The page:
What Finance Marketers Can Learn From Reddit’s r/personalfinance
There’s often a big gap between the conversations customers have with each other and the conversations customers have with you. If you work at a bank and you’re speaking directly with a customer, that person is going to try their best to come across as financially savvy. But once that customer goes home, she might discuss looming credit card debt with her husband or stress over the mortgage payment due at the end of the month.
Bridging that gap is a huge hurdle for financial marketers. To assist your customers, you need to get below the surface of those initial conversations. Fortunately, there’s Reddit‘s r/personalfinance board, which has become a public goldmine of honest money conversations.
The subreddit is a strong, supportive community, free of intrusive ads or brand participation. For that reason, it’s great resource for brainstorming content ideas. You can scan popular posts to take the pulse of regular people who need help or study common patterns on the board to inform your brand voice and tone.
To get you started, I’ve broken down the most popular posts and controversial discussions into a few key takeaways. If people who need financial help are your target readers, you can only benefit from reading their open and honest perspectives.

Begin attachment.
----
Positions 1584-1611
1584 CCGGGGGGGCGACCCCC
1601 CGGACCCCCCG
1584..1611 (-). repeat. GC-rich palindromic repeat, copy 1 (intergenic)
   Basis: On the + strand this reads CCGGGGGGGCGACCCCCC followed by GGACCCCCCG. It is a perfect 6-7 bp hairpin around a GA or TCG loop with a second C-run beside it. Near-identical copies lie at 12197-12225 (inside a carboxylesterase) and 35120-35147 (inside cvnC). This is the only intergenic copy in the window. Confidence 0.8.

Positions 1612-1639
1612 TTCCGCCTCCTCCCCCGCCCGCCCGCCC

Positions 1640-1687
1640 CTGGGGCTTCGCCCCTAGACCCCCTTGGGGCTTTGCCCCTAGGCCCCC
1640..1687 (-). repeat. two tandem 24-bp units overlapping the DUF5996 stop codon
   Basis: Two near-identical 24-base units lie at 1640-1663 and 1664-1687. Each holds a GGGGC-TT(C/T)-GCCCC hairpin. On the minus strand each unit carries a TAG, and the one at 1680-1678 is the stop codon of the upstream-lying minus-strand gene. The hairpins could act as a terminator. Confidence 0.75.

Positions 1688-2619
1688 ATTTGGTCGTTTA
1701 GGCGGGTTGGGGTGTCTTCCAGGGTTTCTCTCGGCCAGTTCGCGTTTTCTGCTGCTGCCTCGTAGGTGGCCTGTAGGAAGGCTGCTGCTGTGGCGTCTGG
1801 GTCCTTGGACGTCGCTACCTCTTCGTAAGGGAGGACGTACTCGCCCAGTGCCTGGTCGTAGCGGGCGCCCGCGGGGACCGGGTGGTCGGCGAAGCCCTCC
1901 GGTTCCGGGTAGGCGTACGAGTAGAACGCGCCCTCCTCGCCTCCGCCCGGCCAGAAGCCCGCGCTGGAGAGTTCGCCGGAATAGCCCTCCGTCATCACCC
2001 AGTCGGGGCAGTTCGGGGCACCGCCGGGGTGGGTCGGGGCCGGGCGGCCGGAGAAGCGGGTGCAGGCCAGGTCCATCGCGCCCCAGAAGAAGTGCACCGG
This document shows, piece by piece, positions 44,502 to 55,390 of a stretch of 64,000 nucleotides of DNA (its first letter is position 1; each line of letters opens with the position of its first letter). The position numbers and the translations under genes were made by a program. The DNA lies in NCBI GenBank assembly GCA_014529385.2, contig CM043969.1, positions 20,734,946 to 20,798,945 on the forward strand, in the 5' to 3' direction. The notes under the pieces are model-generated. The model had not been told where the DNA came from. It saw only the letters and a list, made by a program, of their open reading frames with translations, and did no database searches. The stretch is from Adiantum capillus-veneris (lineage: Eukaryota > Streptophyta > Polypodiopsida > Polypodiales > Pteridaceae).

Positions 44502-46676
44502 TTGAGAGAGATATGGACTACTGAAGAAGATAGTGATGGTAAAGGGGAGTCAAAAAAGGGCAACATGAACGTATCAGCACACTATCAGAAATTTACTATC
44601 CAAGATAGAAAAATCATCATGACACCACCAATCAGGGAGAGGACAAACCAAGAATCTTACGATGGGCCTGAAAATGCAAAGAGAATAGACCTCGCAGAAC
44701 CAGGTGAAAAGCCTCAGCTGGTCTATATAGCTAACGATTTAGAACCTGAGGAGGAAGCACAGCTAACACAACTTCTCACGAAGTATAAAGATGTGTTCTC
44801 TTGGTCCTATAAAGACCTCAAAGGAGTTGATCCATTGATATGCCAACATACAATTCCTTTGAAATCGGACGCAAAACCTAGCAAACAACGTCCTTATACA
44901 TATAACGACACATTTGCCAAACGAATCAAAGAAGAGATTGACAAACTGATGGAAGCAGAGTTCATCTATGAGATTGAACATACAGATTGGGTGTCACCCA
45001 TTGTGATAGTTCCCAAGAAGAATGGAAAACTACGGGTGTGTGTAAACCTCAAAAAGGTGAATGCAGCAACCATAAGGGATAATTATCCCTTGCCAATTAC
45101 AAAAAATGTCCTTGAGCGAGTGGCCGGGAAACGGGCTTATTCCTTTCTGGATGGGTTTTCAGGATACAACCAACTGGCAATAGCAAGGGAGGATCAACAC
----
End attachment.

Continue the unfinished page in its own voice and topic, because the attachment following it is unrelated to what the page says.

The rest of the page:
Don’t stray away from unusual topics
No one is posting to r/personalfinance to ask a simple question like, “What’s the best credit card?” People know how to answer that question with content. They go to trusted websites like Nerdwallet or they consult the subreddit’s FAQs, which you can view here. The popular posts on the board are usually more offbeat or specific.
While you’re checking out the list of popular topics, look at how diverse the subject matter is. So many things qualify as personal finance to the point where the board has discussed them to death: living with roommates, end-of-life planning, identify theft, appropriate gifts, what to do if your parents kick you out while you’re underage. It’s easy to fall into a rhythm of writing about your bank’s portfolio of products, but you’ve got to keep in mind that readers are coming from all kinds of unique backgrounds. They want their problems solved directly, which means they might Google “30 day budgeting challenge” instead of “[your bank] + savings account how to.”
Segment your educational content
The personal finance board hosts people of every age and life stage, so over time, the moderators have sliced and diced the content to make browsing easier. Interestingly, the subreddit uses the following age groups:
- high school students and teens age 15 to 20
- young adults age 18 to 25
- “early career” young adults age 25 to 35
- “mid career” adults age 35 to 45
For older readers, they’ve got a ton of content on retirement and end-of-life and estate planning. (Don’t ask me why segmentation after 45 fast forwards straight to end of life. Possibly it’s because Reddit’s users skew younger, and most readers assume that people in their late 40s are basically on death’s door.)